EVISA Print | Glossary on | Contact EVISA | Sitemap | Home   
 Advanced search
The establishment of EVISA is funded by the EU through the Fifth Framework Programme (G7RT- CT- 2002- 05112).

Supporters of EVISA includes:

US EPA Completes Cost/Benefit Analysis of Mercury Rule


photo showing power plant stack emission
According to US EPA, power plants are the largest industrial source of mercury pollution in the U.S.A. and they emit more than half of a range of air toxics, as well as sulfur dioxide and particulates. Based on the determination that air toxic emissions, most notably mercury, pose hazards to public health and the environment and that there are available controls to reduce air toxic emissions from these units, EPA determined on December 20, 2000, that it is appropriate to regulate coal- and oilfired power plants. On February 16, 2012, EPA published final air toxics standards for coal- and oil-fired power plants also known as the Mercury Air Toxics Standards or "MATS". The power industry and several states had challenged the rules in federal court. Last June, without blocking the rules from going forward, the Supreme Court said the EPA had failed to properly consider how much their implementation would cost power plants.

New Cost/Benefit analysis
The analysis released on Friday, April 15, is EPA's answer to the requirement of a cost analysis demanded by the Supreme Court. The new analysis reaffirms prior determination which shows that compliance with MATS is a very cost-effective way to very significantly reduce a whole host of very dangerous pollutants. The EPA estimated that, nationwide, the new standards would have about $90 billion a year in health benefits, preventing up to 11,000 premature deaths, 4,700 heart attacks and 130,000 asthma attacks annually.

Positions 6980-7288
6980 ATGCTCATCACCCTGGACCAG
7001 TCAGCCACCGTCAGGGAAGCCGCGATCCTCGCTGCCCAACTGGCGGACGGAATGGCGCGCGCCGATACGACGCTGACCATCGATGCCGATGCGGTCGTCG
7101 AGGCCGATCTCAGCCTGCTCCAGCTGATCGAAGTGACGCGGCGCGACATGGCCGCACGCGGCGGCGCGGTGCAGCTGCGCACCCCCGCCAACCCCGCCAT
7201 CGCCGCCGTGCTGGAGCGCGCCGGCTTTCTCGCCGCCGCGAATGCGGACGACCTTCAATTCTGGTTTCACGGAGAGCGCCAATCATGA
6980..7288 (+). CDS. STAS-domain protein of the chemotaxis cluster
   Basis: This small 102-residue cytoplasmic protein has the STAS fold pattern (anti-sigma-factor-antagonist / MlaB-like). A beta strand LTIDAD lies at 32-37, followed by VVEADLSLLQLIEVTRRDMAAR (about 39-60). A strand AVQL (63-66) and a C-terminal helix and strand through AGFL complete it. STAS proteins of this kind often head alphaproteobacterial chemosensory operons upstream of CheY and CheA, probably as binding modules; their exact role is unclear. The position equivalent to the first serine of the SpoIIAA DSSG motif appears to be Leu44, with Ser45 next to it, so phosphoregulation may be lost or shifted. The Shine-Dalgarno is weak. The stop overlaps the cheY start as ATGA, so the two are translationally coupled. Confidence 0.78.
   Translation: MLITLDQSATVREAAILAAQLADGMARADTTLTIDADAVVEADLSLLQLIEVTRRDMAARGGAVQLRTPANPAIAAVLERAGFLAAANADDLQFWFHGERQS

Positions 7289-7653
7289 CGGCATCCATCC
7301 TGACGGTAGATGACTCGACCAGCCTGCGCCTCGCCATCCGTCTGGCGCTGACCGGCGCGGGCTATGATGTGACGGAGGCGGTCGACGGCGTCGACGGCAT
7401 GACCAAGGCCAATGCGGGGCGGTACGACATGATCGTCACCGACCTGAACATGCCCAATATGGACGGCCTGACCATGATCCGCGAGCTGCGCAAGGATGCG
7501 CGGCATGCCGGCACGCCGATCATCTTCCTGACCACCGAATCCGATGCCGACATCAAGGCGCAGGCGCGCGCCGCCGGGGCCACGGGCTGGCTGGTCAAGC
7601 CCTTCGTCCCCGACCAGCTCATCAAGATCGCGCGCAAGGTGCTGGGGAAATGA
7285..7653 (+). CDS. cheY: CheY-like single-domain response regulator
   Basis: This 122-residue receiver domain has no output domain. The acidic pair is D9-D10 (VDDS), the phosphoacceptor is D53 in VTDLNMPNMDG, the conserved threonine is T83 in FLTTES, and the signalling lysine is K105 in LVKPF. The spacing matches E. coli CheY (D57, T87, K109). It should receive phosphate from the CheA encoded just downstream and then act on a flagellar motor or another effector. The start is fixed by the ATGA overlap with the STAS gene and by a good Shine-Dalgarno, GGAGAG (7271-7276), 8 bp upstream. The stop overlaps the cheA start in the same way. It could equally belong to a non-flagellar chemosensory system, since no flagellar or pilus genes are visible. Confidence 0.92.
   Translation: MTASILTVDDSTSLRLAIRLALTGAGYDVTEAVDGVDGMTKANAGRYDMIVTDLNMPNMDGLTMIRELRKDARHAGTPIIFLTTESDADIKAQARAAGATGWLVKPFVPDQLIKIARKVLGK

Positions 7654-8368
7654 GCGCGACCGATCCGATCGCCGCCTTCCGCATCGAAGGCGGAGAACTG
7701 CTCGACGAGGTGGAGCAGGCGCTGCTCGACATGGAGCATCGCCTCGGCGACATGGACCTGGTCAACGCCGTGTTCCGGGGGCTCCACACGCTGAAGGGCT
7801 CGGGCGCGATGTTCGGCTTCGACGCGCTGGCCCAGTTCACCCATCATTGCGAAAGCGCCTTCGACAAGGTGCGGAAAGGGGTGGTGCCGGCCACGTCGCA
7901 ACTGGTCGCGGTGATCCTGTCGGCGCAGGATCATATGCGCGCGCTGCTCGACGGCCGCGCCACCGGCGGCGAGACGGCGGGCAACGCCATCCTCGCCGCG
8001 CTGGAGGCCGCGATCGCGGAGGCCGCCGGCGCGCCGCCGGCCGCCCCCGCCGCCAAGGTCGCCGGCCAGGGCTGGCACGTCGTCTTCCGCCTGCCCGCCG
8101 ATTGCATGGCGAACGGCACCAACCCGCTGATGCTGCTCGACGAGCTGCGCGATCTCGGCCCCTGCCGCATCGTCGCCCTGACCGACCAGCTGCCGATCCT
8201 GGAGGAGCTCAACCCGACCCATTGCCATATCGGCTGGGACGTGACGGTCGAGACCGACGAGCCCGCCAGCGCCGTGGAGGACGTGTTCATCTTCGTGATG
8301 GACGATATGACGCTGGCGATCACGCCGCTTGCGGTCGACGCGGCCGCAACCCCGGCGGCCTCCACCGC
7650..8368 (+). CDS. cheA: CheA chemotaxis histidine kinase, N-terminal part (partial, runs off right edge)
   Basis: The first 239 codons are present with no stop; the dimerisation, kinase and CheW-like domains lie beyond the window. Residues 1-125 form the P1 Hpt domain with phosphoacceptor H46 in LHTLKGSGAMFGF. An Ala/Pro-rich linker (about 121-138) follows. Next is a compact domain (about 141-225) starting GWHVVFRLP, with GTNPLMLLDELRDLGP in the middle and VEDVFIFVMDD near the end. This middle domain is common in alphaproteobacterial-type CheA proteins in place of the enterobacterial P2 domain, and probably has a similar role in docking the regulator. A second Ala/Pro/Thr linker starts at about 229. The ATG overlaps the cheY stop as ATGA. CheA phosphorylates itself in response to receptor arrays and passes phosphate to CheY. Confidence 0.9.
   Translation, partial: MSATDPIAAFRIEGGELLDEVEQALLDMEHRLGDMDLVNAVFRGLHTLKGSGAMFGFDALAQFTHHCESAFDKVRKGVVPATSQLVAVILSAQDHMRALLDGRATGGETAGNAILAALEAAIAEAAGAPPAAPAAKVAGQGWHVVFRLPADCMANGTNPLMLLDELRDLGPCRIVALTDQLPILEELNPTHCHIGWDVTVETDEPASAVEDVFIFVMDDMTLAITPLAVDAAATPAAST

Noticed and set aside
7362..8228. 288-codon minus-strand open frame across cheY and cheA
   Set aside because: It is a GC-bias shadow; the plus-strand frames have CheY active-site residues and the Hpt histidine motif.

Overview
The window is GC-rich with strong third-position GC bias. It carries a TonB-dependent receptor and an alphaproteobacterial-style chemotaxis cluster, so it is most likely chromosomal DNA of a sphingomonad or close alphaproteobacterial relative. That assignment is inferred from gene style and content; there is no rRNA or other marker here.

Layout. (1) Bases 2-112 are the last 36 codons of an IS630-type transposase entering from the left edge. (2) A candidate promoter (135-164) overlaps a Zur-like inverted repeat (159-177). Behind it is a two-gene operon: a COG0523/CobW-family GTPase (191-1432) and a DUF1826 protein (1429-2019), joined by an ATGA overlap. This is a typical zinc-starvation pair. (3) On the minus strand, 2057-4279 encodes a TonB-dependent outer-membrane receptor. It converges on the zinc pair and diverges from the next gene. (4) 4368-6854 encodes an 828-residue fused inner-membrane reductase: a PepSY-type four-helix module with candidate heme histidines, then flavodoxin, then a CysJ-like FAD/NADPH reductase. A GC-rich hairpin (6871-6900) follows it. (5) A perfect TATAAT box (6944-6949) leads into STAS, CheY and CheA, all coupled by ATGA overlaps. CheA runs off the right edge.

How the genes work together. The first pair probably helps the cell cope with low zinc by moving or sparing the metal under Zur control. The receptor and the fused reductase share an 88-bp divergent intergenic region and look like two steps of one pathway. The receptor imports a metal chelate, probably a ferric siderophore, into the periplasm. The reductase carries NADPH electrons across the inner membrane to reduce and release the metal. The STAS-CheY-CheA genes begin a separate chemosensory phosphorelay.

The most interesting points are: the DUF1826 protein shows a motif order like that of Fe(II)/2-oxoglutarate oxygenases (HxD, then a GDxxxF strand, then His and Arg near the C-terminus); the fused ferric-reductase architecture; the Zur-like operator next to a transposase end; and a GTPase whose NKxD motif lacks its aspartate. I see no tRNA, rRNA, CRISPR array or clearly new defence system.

Related information

US EPA: Mercury and Air Toxics Standard (MATS)
US EPA: MATS Regulatory Actions

UNEP: Reducing Risk from Mercury
BRI - Report: Mercury in the Global Environment: Patterns of Global Seafood Mercury Concentrations and their Relationship with Human Health
Zero Mercury Working Group - Report: Mercury Contamination, Exposures and Risk: A New Global Picture Emerges, December 2012

 Related EVISA Resources

Link Database: Toxicity of Organo-mercury compounds
Link Database: Mercury exposure through the diet
Link Database: Environmental cycling of methylmercury
Link Database: Environmental cycling of inorganic mercury
Link Database: Environmental pollution of methylmercury
Link Database: Environmental pollution of inorganic mercury
Link Database: Toxicity of mercury

 Related EVISA News

January 14, 2016: EVISA News revisited: Dissension on the best way to fight mercury pollution
September 2, 2014: Man is significantly contaminating oceans with mercury
October 12, 2013: Minamata Convention is adopted (12.10.2013)
January 14, 2013: Mercury Levels in Humans and Fish Around the World Regularly Exceed Health Advisory Levels

June 17, 2012: Factors Affecting Methylmercury Accumulation in the Food Chain
January 25, 2012: New Report Shows High Levels of Mercury in Terrestrial Ecosystems
December 19, 2011: Anthropogenic Mercury Releases Into the Atmosphere from Ancient to Modern Time
May 5, 2009: Ocean mercury on the rise
October 9, 2006: Linking atmospheric mercury to methylmercury in fish
August 16, 2006: Mercury pollution threatens health worldwide, scientists say
September 13, 2005: Regulating Mercury Emissions from Power Plants: Will It Protect Our Health? 
April 3rd, 2005: Dissension on the best way to fight mercury pollution

last time modified: April 20, 2016


Imprint     Disclaimer

© 2003 - 2010 by European Virtual Institute for Speciation Analysis ( EVISA )